passed in may but it's an important support program to make sure that the most vulnerable among us are cared for and they can bounce back up. it's one of those programs where we try to reach out, mr. speaker, not to prop folks up but to give them a hand up so that they can succeed. . these programs face a 35% cut. why is that? in the two years you and i have been here, mr. speaker, we have seen discretionary spending, it started in 2010 at some of the highest levels in american history. you and i in a bipartisan way brought it down in 2011. we brought it down again in 2012. and we brought it down again for f.y. 2013. i open up those newspapers, mr. speaker, folks talk about how there is no agreement here. folks are arguing and fighting with each other. in a bipartisan way this house, that senate, and our president has seen discretionary spending drop three years in a row. never before in my lifetime have we seen such a thing. i credit this body with being a driving force in that because we were elected by the american people who want to see their fiscal bucks put back in order, but
the best. don't be a stranger. we are counting on you to continue to inspire us and may god go with you. >> i'd like to now recognize the representative from northern missouri, mr. graves. mr. graves: thank you very much. mr. speaker, i rise to recognize the distinguished service of my neighbor to the north, congressman leonard boswell. and was just pointed out, he was born in missouri's sixth congressional district which is the district i represent in harrison county. that's a fact that's probably dogged him throughout his career in iowa politics. we are very happy to have him actually born there. i got to know leonard through his hard work on matters related to aviation. and as has been pointed out today, leonard is a former military helicopter pilot but he later got his fixed rns and most recently been flying a comanche and zoneth. he's been a great a -- zenith. he's been a great advocate for aviation. i have worked on countless pieces of legislation to advance the interests of aviation. in the f.a.a. re-authorization which we just finished this year, parts of last year, there was im
against the u.s. skimping on care. host: this from sasha -- guest: that is one proposal that gets floated by democrats. medicare part d bargains for drugs. i do not know -- i do not think it would be a cure all, the one proposal that would fix everything. democrats think it would reduce the cost of medicare. host: is there a plan b? guest: we have seen them as the january 1 deadline before and get 30-day extensions. at some point they were working without an extension. medicare told doctors to hold off on submitting your claims for a little bit. that is a situation we have ended up in before. if we're talking months, we're talking about big pay cuts for medicare doctors. that would be uncharted territory. host: joe from arizona on the republican line. caller: good morning. if we look at it logically, sarah is on the right track. we have become a society with honesty as a technicality. you can get more money but you break the law. our society -- you need to stop your people on the show, politicians and say, i asked you a question and you didn't answer it. this is why the doctors in medicar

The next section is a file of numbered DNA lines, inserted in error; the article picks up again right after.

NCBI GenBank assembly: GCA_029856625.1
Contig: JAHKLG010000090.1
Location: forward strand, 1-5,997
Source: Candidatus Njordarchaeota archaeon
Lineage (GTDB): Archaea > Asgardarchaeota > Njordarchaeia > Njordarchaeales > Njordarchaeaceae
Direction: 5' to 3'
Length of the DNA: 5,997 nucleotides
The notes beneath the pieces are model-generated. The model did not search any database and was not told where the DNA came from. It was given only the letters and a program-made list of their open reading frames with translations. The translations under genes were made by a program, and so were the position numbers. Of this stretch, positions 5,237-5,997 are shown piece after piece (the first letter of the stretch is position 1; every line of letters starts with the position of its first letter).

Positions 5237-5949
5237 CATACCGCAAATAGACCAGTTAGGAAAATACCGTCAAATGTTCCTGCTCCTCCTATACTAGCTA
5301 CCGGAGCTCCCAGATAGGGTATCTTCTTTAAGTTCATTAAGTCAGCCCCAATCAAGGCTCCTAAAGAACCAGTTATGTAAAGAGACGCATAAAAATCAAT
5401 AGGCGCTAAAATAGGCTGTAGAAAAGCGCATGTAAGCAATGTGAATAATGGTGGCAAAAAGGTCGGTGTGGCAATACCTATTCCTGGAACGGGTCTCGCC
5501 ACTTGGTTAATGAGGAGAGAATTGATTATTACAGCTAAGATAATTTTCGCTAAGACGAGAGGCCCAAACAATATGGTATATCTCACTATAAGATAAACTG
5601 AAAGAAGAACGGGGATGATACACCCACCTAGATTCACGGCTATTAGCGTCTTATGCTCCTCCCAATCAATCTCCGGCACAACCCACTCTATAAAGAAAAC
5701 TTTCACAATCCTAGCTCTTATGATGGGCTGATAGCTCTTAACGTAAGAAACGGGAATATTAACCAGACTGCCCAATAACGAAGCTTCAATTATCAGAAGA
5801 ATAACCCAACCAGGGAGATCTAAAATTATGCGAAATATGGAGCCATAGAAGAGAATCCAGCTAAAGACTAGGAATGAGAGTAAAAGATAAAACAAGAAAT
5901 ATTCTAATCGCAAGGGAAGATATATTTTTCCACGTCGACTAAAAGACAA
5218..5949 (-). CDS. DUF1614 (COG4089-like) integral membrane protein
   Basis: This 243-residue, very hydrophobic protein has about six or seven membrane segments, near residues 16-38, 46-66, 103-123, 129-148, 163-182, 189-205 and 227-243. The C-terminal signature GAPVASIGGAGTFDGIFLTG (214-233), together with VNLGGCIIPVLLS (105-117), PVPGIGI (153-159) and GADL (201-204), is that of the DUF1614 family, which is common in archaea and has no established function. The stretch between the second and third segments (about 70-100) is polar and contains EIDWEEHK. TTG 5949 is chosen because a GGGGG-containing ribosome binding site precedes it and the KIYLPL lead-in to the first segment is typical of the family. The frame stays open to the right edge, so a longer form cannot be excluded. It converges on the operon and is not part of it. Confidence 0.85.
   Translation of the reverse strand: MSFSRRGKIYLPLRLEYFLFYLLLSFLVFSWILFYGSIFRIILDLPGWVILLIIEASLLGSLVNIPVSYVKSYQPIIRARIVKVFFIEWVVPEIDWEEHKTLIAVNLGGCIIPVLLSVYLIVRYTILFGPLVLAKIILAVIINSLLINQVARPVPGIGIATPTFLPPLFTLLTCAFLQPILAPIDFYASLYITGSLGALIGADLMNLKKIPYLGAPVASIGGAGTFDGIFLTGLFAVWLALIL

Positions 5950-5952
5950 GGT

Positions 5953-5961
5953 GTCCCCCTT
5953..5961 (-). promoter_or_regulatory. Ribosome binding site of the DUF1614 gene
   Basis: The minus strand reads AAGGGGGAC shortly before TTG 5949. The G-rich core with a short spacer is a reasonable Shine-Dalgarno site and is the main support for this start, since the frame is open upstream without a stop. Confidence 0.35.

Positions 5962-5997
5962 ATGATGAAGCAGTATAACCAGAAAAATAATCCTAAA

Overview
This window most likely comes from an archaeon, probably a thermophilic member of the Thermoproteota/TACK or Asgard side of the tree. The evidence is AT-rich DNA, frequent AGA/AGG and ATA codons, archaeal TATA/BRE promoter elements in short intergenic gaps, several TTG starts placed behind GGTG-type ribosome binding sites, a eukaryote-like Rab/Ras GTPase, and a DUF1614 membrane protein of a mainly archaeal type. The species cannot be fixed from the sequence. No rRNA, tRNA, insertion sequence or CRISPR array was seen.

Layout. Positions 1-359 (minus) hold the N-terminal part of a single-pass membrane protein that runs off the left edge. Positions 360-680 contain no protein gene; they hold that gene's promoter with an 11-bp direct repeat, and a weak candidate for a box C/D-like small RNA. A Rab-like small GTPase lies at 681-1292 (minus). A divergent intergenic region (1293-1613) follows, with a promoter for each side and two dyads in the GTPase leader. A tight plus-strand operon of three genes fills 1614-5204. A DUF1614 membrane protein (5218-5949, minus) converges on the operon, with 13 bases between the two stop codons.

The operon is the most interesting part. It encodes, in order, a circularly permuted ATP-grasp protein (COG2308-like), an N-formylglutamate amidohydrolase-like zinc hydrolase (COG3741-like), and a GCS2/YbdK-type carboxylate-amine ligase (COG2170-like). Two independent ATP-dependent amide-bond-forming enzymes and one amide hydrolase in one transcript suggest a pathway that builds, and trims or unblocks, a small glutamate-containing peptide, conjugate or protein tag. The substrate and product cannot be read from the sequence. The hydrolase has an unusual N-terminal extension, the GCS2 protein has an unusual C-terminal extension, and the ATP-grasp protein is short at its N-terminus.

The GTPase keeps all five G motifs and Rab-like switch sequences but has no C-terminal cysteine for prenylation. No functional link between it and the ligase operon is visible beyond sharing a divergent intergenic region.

's just 17. he knew he had to save the woman or die trying. when we met him later he tells us we had a feeling that she was still alive. we wanted to save her, to get her to a hospital. as he crawls closer, he can see her hand, her fingers shaking. cover him, cover him someone shouts. other fighters lay down cover fire. abdullah quickly ties the hose to her legs but unable to retreat. i said to myself, if i die, it's god's will that i die next to this woman he tells us. finally he makes a run for it. the rebels drag the woman back. >> the woman and her son were walking right down the street. the rebel fighters shouted at them to stay away, but too late. aleppo is crisscrossed with similar sniper alleys. some are known, but others do not reveal themselves until the first shot has been fired. despite abdullah's efforts, the woman dies. her son utterly distraught. don't die now, don't die today he pleads. answer me, mom. answer me. she's not dead. she's not dead he says as he collapses. abdullah is left wondering whether her life could have been saved if he'd reached her sooner. until r